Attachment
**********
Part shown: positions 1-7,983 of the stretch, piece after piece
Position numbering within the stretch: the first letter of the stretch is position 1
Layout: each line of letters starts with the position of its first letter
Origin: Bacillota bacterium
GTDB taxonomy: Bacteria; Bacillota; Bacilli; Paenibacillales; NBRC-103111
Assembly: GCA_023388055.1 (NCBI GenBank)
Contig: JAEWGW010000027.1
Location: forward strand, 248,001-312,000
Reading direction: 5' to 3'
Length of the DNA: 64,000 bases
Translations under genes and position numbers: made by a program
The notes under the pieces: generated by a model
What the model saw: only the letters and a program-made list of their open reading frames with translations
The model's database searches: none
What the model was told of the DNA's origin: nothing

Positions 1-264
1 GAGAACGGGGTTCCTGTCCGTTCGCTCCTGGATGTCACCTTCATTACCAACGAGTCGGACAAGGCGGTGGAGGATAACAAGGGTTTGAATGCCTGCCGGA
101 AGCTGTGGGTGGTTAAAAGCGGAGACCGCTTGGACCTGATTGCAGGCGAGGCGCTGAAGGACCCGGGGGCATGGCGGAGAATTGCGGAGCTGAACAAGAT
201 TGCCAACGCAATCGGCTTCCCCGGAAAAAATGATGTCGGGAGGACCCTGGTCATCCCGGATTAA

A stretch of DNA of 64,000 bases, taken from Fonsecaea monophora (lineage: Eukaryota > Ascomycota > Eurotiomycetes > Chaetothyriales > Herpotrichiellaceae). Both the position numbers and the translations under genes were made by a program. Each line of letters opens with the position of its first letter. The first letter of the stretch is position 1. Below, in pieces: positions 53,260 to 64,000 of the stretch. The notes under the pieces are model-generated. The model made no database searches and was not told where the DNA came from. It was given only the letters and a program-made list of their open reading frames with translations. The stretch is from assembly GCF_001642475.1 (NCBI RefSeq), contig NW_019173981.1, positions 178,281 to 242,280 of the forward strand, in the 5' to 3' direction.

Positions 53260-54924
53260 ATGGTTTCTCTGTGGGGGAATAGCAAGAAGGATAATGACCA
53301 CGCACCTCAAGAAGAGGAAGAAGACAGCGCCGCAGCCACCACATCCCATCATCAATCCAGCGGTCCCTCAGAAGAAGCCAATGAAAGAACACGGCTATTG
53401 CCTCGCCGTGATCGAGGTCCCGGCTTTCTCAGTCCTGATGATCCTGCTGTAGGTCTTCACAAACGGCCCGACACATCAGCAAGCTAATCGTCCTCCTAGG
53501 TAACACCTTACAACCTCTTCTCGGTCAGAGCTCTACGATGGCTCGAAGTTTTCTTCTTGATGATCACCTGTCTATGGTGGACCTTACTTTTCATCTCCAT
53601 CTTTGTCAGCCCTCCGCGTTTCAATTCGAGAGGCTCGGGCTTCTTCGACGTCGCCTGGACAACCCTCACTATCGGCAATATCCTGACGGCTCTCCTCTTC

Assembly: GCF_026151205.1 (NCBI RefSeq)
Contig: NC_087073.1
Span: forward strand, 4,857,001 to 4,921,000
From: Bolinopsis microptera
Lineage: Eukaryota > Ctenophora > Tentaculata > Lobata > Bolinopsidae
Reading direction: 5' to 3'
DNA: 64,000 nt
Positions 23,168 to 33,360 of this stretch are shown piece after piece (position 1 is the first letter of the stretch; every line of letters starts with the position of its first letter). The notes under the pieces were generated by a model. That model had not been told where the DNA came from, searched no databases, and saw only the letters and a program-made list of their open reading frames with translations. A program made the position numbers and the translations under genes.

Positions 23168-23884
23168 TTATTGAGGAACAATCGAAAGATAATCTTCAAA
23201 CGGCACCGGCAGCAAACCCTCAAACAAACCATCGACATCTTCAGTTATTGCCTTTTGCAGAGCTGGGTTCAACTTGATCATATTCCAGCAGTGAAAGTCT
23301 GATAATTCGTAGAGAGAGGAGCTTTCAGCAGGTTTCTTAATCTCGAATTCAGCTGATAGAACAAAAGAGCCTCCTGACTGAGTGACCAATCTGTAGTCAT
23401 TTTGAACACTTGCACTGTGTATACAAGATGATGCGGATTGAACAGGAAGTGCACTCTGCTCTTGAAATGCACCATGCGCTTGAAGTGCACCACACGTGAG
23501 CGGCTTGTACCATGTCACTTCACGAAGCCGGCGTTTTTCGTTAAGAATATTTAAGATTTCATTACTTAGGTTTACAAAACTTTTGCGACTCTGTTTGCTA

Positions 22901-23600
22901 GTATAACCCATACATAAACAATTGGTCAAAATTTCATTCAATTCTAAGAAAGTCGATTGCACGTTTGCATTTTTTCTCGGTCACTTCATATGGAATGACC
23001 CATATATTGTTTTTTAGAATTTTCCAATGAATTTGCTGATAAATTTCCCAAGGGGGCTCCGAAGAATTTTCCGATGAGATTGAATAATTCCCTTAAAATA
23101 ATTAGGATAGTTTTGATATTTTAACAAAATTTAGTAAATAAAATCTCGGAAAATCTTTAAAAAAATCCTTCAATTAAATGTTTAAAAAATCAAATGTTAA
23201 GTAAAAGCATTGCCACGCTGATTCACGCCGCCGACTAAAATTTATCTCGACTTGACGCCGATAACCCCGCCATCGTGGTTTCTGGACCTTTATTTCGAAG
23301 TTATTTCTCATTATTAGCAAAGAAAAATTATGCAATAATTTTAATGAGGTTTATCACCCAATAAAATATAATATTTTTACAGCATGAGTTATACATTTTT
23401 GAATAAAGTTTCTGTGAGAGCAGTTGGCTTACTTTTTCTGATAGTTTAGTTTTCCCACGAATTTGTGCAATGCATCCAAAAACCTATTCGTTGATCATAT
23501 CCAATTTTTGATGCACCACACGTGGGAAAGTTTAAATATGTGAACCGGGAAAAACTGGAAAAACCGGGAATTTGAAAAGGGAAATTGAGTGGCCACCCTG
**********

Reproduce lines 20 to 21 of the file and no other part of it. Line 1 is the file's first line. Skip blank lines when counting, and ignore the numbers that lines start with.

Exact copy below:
A stretch of DNA of 64,000 bases, taken from Fonsecaea monophora (lineage: Eukaryota > Ascomycota > Eurotiomycetes > Chaetothyriales > Herpotrichiellaceae). Both the position numbers and the translations under genes were made by a program. Each line of letters opens with the position of its first letter. The first letter of the stretch is position 1. Below, in pieces: positions 53,260 to 64,000 of the stretch. The notes under the pieces are model-generated. The model made no database searches and was not told where the DNA came from. It was given only the letters and a program-made list of their open reading frames with translations. The stretch is from assembly GCF_001642475.1 (NCBI RefSeq), contig NW_019173981.1, positions 178,281 to 242,280 of the forward strand, in the 5' to 3' direction.

Positions 53260-54924